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Precancerous Moles Meaning, Pictures & Removal

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In this post the question, what does precancerous mole mean, will get answered. We also explore precancerous moles treatment and removal. Having precancerous mole pictures helps to identify them upon sight. Read on to learn and get informed on these areas.

While moles may not mean any harm, there are times when they could be the source of melanoma, a severe form of skin cancer. Having knowledge on all matters regarding moles is therefore important in preventing and fighting cancer that is as a result of moles. Precancerous moles if treated early enough increase the chances of curtailing its long term effects. To facilitate treatment, one ought to know what to look out for and what steps to take to get rid of the precancerous cells.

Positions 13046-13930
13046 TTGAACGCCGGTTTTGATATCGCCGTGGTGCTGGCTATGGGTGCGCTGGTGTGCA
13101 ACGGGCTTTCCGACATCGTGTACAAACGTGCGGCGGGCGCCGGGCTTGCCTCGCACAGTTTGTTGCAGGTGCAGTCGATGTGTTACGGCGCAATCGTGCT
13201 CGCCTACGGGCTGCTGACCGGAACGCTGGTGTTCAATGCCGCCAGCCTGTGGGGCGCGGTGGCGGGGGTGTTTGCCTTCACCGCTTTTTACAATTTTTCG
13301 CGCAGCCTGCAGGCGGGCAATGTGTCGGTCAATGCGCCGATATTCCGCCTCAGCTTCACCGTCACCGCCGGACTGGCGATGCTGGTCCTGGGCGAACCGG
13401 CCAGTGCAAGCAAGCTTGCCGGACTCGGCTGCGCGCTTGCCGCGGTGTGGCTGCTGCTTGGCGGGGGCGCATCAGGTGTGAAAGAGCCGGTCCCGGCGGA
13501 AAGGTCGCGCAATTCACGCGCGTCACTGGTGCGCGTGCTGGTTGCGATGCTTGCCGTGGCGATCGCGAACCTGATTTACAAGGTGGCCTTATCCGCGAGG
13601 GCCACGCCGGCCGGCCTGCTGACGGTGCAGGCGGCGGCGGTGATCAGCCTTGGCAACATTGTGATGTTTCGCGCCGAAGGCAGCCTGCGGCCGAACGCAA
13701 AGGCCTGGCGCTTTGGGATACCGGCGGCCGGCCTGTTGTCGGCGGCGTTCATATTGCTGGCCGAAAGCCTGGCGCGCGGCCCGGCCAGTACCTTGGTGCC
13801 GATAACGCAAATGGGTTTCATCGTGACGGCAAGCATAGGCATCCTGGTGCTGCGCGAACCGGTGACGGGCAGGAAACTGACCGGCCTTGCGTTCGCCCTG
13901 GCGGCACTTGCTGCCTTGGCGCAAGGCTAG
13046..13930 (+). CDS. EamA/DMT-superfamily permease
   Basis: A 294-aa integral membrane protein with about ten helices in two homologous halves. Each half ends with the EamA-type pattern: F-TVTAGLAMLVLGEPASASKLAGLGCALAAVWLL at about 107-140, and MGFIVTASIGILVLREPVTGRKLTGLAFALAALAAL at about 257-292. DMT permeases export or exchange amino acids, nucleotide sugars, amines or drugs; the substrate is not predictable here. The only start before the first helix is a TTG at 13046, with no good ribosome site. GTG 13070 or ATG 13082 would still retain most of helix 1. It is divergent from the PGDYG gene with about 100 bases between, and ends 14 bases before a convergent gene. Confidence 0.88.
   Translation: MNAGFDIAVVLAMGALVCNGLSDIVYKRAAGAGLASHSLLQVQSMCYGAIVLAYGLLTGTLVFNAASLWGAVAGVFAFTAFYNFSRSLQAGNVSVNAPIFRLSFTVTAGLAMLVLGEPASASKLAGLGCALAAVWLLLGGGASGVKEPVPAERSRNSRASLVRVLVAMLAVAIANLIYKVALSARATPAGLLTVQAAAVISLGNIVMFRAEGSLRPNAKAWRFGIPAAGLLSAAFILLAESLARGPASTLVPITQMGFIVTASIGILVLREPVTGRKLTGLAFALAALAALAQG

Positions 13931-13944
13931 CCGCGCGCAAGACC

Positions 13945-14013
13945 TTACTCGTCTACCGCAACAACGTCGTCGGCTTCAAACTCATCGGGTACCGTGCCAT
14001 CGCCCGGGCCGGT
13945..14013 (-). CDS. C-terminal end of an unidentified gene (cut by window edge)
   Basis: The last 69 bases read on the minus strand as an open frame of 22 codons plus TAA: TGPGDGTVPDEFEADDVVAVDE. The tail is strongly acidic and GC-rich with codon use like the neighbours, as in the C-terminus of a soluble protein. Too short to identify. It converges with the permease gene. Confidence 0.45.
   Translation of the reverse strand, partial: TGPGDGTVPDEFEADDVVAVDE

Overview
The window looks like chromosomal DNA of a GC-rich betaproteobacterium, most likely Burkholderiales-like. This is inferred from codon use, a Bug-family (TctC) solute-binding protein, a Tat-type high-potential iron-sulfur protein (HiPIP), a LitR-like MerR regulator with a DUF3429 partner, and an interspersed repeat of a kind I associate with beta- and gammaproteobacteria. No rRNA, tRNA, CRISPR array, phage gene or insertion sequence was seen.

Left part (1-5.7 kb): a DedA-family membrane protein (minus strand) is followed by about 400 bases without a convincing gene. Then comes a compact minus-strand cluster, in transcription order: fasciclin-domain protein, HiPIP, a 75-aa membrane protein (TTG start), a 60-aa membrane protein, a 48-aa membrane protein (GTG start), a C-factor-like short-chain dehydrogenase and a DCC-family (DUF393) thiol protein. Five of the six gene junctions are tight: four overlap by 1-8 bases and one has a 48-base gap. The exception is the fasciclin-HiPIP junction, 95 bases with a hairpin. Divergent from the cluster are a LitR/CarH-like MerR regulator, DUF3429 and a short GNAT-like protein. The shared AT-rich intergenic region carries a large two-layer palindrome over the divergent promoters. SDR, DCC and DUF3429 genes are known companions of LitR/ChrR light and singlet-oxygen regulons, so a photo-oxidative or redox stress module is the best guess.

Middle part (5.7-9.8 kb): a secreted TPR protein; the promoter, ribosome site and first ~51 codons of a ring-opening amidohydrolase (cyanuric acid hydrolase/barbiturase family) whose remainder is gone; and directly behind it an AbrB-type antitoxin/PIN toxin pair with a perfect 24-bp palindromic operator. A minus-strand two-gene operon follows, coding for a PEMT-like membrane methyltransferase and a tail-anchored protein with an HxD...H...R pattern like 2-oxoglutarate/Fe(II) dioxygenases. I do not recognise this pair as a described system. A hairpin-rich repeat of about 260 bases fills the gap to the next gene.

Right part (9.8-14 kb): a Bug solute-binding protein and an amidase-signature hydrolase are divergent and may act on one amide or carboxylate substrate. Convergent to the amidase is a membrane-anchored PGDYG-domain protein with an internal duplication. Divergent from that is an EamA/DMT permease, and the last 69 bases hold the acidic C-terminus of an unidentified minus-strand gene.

What Does Precancerous Mole Mean?

A person could be born with moles or they could form with time. These form due to the proliferation of melanocytes which are the pigment cells.  While most moles are benign, there might be some that are not. Some may become atypical and as such be presumed to be precancerous.

Abnormal mole with blurred eges
Precancerous mole with blurred edges

To fully understand this, let us seek to answer the question: What does precancerous mole mean? Normally, a precancerous mole is one that has a high likelihood to form melanoma as opposed to normal moles. It is one that looks and feels different. It has characteristics such as:

  • Appearing in adult life when one is over twenty years.
  • Precancerous moles have an itchy sensation.
  • Moles that could have been alright all through may start bleeding.
  • A change in features such as color, size and texture.

30 percent of melanoma cases arise from existing moles. The atypical signs that are the first to be identified are the first danger signs for precancerous moles. These features prompt removal of precancerous moles and an analysis of the tissues obtained.